I think that now is the time to keep contributing to your 401K and not mess with your asset allocation. If you can afford to increase your contributions, fine, if not that’s ok as long as you don’t decrease them because you are afraid the market is going to go to zero.
Anyways, my research has shown to me that every dollar that you invest in stocks now will generate about 1 dollar in income 35-40 years from now. At least that has been true from 1920-2008..

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5 Ryan

DGI: I’m not changing my allocation right now, but I have increased contributions. I think I will wait until the New Year or until things stabilize a little before making changes to allocation. I’m hoping things stay low through the beginning of the year so I can do a lump sum investment in my Roth IRA. I may also front load my 401(k) contributions as well to try and get more money in while the markets are lower.

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6 Eric

I left my 401k alone, I’m already pumping in over 12%. I think next year I may start an IRA also!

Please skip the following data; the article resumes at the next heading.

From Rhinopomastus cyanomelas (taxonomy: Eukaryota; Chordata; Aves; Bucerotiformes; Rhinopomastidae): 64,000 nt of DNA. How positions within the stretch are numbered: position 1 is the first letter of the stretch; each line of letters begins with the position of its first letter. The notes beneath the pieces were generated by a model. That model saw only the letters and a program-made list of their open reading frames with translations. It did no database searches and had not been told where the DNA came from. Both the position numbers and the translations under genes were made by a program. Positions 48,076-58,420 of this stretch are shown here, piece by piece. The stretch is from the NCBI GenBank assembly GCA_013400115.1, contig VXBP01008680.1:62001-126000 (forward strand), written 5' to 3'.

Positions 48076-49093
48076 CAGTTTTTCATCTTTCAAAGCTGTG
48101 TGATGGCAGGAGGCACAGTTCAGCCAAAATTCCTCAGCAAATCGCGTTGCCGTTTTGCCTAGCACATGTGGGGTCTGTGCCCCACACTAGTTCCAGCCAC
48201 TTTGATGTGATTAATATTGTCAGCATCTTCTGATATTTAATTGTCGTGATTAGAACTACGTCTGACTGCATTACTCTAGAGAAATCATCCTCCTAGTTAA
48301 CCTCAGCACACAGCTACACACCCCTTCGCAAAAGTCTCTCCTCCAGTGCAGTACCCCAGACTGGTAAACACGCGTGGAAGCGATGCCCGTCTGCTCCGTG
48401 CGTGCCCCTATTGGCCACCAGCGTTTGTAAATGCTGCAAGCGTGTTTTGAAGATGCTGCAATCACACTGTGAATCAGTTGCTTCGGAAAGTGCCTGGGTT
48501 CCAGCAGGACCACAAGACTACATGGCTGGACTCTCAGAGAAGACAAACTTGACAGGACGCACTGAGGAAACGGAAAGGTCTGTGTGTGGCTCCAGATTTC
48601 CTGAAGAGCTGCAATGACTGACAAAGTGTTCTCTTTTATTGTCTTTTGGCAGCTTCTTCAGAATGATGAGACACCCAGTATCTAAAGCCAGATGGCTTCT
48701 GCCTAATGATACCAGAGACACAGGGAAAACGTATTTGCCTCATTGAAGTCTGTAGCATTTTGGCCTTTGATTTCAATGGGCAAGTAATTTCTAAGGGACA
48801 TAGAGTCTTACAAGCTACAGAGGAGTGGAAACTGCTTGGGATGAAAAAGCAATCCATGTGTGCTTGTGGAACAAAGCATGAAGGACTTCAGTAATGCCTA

This week I re activated my automatic investing portfolio on sharebuilder after some modification. I’ve been watching [the market] all year and have been writing down companies that I have been interested in, have discovered, or that seemed to brave out this storm. Are we at the bottom? Who knows, regardless I’m putting more money in now! It’s bound to go up and I don’t need the money any time soon! YEY Discount rack of the stock market!

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7 Pinyo

I am buying more. In fact, I just add another $5,500 to our retirement accounts. Now I just have to decide what to buy.

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8 imDavidLee

Luckily got successful people came out to give some good words else i feel worry all the while because i invest a lot in unit trust and retirement fund…

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9 Adam

Hi,
I’m a young guy 23, and I don’t have a 401k or any retirement set up from my current employer. I don’t really have a whole lot of cash to work with but I’m just wondering what would be the smartest move for me at this point. Any advice would be greatly appreciated.
Thanks,
Adam

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10 Paul Creamer

If you have a 401k where the employer contributs – max it out to what they will contribute to… ie; if max they match is 6% you do as much as needed to get that.

Afterward, go IRA or externally and do tax advantageed investing or even other good investments (trick is figuring out what is and what isnt).

Note, that if the 401k has no company contribution you should instead go IRA in full (never do a noncontributive 401k unless the numbers show value – rarely do).